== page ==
Tórshavn, meaning ‘harbour of the god Thor’, is the capital of the Faroe Islands and lies at the southeastern end of the island of Streymoy. With around 20,000 inhabitants it is said to be the smallest capital in the world and its colourful, grass-roofed houses fan out along the coast and up the hillsides.
Some of the old houses in the town are more than 500 years old and many are black (from being tarred to protect the wood from the elements) with green grass roofs.
Towering above the harbor is the Havnar Skansi fortress, dating from 1580 and built to defend the town against pirates. Tórshavn has five churches and the Hsvnar Kirja Cathedral, which was built in 1788 and contains a 17th century Danish altar and a bell that comes from a Norwegian ship, stranded in 1707.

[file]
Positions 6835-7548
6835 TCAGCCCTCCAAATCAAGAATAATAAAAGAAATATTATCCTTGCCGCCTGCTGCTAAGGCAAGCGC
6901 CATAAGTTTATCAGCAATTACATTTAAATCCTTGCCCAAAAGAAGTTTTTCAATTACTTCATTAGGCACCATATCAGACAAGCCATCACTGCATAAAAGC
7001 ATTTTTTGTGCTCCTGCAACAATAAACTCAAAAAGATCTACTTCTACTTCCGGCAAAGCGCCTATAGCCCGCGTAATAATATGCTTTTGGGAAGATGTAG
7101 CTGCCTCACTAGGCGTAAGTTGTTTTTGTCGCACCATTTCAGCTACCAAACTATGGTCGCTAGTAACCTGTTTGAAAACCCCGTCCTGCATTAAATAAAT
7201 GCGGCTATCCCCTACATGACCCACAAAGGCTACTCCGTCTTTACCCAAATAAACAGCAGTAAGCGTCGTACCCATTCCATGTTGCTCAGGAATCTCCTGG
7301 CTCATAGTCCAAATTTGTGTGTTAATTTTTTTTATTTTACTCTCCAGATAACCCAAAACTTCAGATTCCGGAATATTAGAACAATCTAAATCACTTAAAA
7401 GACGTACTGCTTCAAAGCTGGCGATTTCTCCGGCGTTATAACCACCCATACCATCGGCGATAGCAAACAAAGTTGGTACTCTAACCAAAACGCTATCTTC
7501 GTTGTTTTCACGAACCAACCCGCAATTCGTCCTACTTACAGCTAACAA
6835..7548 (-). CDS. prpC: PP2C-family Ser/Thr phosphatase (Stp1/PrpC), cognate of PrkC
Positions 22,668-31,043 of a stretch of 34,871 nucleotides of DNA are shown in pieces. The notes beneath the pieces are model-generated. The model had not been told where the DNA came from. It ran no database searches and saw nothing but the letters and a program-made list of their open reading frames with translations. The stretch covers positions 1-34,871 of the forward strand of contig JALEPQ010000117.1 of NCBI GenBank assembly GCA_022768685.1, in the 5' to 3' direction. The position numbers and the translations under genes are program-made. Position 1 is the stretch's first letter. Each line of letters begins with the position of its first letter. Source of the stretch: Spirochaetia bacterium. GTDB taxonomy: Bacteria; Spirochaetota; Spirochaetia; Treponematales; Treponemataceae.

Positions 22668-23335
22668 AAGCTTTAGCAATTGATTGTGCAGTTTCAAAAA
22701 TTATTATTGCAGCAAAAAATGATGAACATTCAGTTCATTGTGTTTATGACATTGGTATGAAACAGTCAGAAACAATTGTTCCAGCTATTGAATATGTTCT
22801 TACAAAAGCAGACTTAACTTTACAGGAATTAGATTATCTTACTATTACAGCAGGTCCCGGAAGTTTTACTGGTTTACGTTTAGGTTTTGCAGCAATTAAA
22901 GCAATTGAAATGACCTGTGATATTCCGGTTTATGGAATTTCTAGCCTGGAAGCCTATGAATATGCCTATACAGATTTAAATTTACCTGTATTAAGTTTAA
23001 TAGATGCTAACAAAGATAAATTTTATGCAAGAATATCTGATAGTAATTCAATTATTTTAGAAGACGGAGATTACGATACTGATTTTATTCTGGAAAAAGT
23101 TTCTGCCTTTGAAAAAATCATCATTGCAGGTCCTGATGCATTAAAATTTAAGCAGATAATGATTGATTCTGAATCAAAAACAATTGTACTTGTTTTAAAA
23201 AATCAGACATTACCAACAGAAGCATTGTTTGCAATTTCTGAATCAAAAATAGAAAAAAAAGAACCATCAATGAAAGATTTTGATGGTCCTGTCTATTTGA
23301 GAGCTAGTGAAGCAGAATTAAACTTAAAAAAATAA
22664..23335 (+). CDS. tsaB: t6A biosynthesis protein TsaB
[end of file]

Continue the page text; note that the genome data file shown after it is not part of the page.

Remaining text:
Aside from being the capital, Tórshavn is also the main cultural centre of the island and is very proud of its museums and art galleries. The National History Museum consists of the main museum and two open-air museums displaying the history of the Faroes from traditional rowing boats to Viking excavations. The Saga Museum houses the only wax museum in the islands with 17 life-like figures allowing visitors to follow the history of the Faroes from the first settlers that came to the islands.
- Information provided by Cruise and Maritime Voyages
- Information provided by tour guide on Cruise and Maritime Voyages excursion